Jan Beulich Dec. 11, 2019, 9:54 a.m. UTC | #8
On 11.12.2019 00:18, Eslam Elnikety wrote:
> On 10.12.19 10:37, Jan Beulich wrote:
>> On 09.12.2019 09:41, Eslam Elnikety wrote:
>>> --- a/docs/misc/xen-command-line.pandoc
>>> +++ b/docs/misc/xen-command-line.pandoc
>>> @@ -2113,7 +2113,7 @@ logic applies:
>>>      active by default.
>>>   
>>>   ### ucode (x86)
>>> -> `= List of [ <integer> | scan=<bool>, nmi=<bool> ]`
>>> +> `= List of [ <integer> | scan=<bool> | builtin=<bool>, nmi=<bool> ]`
>>
>> Despite my other question regarding the usefulness of this as a
>> whole a few comments.
>>
>> Do "scan" and "builtin" really need to exclude each other? I.e.
>> don't you mean , instead of | ?
> The useful case here would be specifying ucode=scan,builtin which would 
> translate to fallback onto the builtin microcode if a scan fails. In 
> fact, this is already the case given the implementation in v1. It will 
> be better to clarify this semantic by allowing scan,builtin.
> 
> On that note, I really see the "<integer>" and "scan=<bool>" to be 
> equal. Following the logic earlier we should probably also allow 
> ucode=<integer>,builtin. This translates to fallback to builtin if there 
> are no modules at index <integer>.

Almost - if the builtin one is newer than the separate blob, then
either of the cmdline options you name should still cause the
builtin one to be loaded. IOW you want to honor both options, not
prefer the earlier over a later one.

>>> +	---help---
>>> +	  Include the CPU microcode update in the Xen image itself. With this
>>> +	  support, Xen can update the CPU microcode upon boot using the builtin
>>> +	  microcode, with no need for an additional microcode boot modules.
>>> +
>>> +	  If unsure, say N.
>>> +
>>> +config BUILTIN_UCODE_DIR
>>> +	string
>>> +	default "/lib/firmware"
>>> +	depends on BUILTIN_UCODE
>>
>> ... are two separate options needed at all? Can't this latter one
>> being the empty string just imply the feature to be disabled?
> 
> I can go either way here. To me, two options is clearer.

It's the other way around here, but I'd accept being outvoted.

>>> +    ucode_blob.data = xmalloc_bytes(ucode_blob.size);
>>> +    if ( !ucode_blob.data )
>>> +        return;
>>> +
>>> +    if ( boot_cpu_data.x86_vendor == X86_VENDOR_AMD )
>>> +        memcpy(ucode_blob.data, __builtin_amd_ucode_start, ucode_blob.size);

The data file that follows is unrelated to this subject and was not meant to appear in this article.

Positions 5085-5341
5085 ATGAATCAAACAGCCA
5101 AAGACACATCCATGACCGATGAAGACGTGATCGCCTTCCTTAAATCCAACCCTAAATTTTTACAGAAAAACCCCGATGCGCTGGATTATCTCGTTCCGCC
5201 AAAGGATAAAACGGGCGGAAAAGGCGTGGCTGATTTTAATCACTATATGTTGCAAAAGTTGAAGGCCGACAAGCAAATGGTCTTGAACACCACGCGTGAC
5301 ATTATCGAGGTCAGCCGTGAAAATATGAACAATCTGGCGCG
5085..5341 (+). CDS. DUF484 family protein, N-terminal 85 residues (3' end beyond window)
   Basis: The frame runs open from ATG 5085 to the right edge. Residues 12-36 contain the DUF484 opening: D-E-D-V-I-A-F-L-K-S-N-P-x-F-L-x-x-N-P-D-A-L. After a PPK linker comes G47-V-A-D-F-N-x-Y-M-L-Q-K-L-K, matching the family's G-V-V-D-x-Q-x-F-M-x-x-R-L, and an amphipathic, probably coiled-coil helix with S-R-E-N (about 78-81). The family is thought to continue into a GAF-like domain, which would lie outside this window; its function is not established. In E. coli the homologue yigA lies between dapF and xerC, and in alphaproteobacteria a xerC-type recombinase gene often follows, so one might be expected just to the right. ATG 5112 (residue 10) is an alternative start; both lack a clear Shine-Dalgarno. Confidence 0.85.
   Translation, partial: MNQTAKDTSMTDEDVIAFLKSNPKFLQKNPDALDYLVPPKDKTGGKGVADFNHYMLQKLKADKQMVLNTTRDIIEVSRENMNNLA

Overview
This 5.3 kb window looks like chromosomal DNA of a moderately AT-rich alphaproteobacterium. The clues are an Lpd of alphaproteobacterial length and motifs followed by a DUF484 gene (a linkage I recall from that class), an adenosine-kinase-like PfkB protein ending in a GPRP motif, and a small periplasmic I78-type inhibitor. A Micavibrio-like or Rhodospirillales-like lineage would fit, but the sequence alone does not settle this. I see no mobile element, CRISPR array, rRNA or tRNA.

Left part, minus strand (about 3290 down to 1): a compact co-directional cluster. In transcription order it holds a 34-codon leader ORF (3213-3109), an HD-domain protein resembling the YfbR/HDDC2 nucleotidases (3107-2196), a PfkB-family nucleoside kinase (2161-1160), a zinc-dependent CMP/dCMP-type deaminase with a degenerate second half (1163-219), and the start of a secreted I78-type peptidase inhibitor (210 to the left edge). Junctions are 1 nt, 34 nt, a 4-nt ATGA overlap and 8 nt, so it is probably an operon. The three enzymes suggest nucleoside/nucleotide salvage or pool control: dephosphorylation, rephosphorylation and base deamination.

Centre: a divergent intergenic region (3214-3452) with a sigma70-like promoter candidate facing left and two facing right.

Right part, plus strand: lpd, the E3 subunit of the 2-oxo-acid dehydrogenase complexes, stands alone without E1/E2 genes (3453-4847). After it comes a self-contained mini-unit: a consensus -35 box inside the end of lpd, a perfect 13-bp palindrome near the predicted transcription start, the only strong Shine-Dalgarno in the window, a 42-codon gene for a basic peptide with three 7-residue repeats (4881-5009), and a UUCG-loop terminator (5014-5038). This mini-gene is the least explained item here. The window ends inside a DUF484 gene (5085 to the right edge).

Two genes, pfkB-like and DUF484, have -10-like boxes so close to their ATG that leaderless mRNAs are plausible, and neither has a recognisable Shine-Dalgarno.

>>> +    else
>>> +        memcpy(ucode_blob.data, __builtin_intel_ucode_start, ucode_blob.size);
>>
>> ... why the copying? Can't you simply point ucode_blob.data at
>> __builtin_{amd,intel}_ucode_start?
> 
> I am all onboard. See my earlier response to Andrew. I used the same 
> logic that already exists for scan (which assumes that ucode_blob.data 
> is allocated and should be freed when all CPUs are updated).

The scan case may be different in that it may not lend itself
to re-using the blob in its original location. If that's not
the reason for the present behavior, then I think we would
want to do away with the unnecessary copying there as well.

Jan
Eslam Elnikety Dec. 12, 2019, 10:13 p.m. UTC | #9
On 11.12.19 10:47, Jan Beulich wrote:
> On 10.12.2019 23:40, Eslam Elnikety wrote:
>> On 10.12.19 10:21, Jan Beulich wrote:
>>> On 09.12.2019 22:49, Eslam Elnikety wrote:
>>>> On 09.12.19 16:19, Andrew Cooper wrote:
>>>>> On 09/12/2019 08:41, Eslam Elnikety wrote:
>>>>>> --- /dev/null
>>>>>> +++ b/xen/arch/x86/microcode/Makefile
>>>>>> @@ -0,0 +1,40 @@
>>>>>> +# Copyright (C) 2019 Amazon.com, Inc. or its affiliates.
>>>>>> +# Author: Eslam Elnikety <elnikety@amazon.com>
>>>>>> +#
>>>>>> +# This program is free software; you can redistribute it and/or modify
>>>>>> +# it under the terms of the GNU General Public License as published by
>>>>>> +# the Free Software Foundation; either version 2 of the License, or
>>>>>> +# (at your option) any later version.
>>>>>> +#
>>>>>> +# This program is distributed in the hope that it will be useful,
>>>>>> +# but WITHOUT ANY WARRANTY; without even the implied warranty of
>>>>>> +# MERCHANTABILITY or FITNESS FOR A PARTICULAR PURPOSE.  See the
>>>>>> +# GNU General Public License for more details.